How 850 Live Events Became a Rallying Cry — and a Mark of Success — at the Pac-12 Networks

Wrapping its sixth year, the network puts finishing touches on latest live campaign

There are numerical feats so extraordinary that they can be easily taken for granted.

Much like Lebron James putting up 45 points a night in the NBA Playoffs, the Pac-12 Networks produces a staggering 850 live sports events per year, and, somehow, it has become spectacularly normal for them to do so.

This weekend, P12N puts the finishing touches on another impressive campaign — the sixth in its history — that will see the network, again, hit the 850 mark during the final baseball weekend of the season.

“850 is still seen as a massive amount of live–event-production volume,” says Will O’Toole, senior coordinating producer, Pac-12 Networks. “[Given] all of the different departments that have to touch not only the 850 live events but 30+ different sports, it feels like a growing a sense of accomplishment as hitting that number gets closer.”

When you consider, as Kyle Reischling, VP, remote events, Pac-12 Networks, points out, that all those events happen within a nine-month window, the accomplishment becomes even more impressive. Plus, P12N is by no means coasting to the end of this proverbial marathon. The production team is in a sprint to the finish line.

More than 250 of the total 850 events come during spring championship season, which features some of the heaviest weekend programming slates of P12N’s entire year. In one week this month, the network produced 39 events, 36 in a four-day period. The diversity of the events is also notable: nine sports were covered, including six conference-championship events.

“I am proud of our commitment to women’s athletics, and the effort we put into sports that normally don’t get a lot of attention is as high as it can be,” says EVP, Content, Larry Meyers, an industry vet who joined P12N in March. “I think it’s exceptional the breadth of our commitment to student athletes, the programs, and diversity across gender and individual lines.”

More than half the 850 events produced by P12N are women’s events, and Meyers notes that both beach volleyball and gymnastics have been major ratings winners for the company.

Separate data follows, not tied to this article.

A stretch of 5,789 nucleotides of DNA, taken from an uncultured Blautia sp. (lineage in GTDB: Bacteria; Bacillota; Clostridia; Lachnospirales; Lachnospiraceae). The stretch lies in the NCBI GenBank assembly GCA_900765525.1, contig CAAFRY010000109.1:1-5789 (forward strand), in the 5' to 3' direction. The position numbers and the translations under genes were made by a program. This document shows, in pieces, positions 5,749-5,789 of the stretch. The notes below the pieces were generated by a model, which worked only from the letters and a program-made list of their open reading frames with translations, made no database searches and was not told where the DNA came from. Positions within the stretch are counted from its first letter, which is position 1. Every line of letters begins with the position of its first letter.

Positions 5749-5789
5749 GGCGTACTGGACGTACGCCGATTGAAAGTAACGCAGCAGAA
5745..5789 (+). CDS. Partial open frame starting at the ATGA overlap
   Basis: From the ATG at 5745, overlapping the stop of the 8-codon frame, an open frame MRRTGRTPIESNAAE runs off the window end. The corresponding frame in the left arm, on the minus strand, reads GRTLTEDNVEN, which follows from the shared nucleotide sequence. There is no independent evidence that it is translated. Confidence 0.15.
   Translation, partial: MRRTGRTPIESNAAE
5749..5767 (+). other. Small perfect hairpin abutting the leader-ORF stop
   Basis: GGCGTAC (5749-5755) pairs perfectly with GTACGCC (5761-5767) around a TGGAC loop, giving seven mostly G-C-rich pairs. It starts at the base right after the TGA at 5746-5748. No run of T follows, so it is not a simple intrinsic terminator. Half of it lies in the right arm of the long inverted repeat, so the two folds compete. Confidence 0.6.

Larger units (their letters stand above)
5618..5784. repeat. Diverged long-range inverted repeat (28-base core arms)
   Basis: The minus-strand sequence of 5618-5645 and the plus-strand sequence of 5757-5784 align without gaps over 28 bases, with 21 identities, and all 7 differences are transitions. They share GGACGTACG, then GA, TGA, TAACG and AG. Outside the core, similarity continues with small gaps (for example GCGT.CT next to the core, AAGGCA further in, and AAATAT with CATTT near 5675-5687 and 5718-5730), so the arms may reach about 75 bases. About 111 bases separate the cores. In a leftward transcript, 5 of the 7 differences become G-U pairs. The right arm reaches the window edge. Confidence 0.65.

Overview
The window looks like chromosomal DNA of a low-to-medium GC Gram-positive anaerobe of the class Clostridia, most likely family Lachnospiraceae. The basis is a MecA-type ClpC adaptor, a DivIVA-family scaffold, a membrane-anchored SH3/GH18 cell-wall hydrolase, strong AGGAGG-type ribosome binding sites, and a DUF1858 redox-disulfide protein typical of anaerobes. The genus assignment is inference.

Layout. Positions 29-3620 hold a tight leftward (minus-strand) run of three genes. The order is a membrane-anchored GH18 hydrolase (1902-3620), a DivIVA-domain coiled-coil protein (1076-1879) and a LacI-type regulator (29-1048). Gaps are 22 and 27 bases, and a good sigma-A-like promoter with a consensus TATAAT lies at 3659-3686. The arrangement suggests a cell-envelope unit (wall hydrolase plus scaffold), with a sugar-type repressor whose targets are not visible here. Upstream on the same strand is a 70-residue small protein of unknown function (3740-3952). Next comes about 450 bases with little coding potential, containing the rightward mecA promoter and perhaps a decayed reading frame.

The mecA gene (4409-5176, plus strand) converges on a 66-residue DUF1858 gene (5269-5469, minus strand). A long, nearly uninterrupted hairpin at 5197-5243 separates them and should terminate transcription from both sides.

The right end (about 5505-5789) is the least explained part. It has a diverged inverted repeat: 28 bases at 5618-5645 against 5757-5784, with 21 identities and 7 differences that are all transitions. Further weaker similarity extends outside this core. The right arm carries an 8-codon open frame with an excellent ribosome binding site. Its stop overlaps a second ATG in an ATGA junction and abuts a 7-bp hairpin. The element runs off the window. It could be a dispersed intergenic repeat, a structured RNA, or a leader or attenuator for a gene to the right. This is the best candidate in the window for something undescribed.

Much of how Pac-12 Networks accomplishes this feat technologically has been chronicled. Its commitment to at-home production is second to none in its scope, and it’s no secret that 850 events wouldn’t be possible without the network that links the conference’s 12 schools.

This year did see a big change to that network, however. P12N worked directly with Internet2 (I2) to establish its own 10-gig network across the entire conference map, breaking free from the university- and research-based network that it had leveraged since launch. According to Senior Remote Technology Manager Bjorn Estlund, the new 10-gig network has opened up 10-gig pops at essentially every Pac-12 venue and also offered the network better connectivity at other venues, including Levi’s Stadium (P12N was able to host an at-home pre/postgame show from the conference’s football title game there), T-Mobile Arena in Las Vegas (home to the men’s basketball championship), and KeyArena in Seattle (home to the women’s basketball conference championship).

“It gives us a more robust and more reliable transmission path [to work with],” says Estlund.

The connectivity between the 12 campuses is perhaps the main factor, according to Meyers, separating Pac-12 Networks from the sports-media pack, and it’s a symbol of the connected relationship between the conference and the schools that he plans to enhance.

“What’s unique to a college-conference network when compared to other sports networks is the way in which we are connected to our venues,” he explains. “The more you talk about at-home and automated workflows, connectivity comes up over and over as the most challenging link in the chain. Being connected the way we are to the schools makes a huge difference.”

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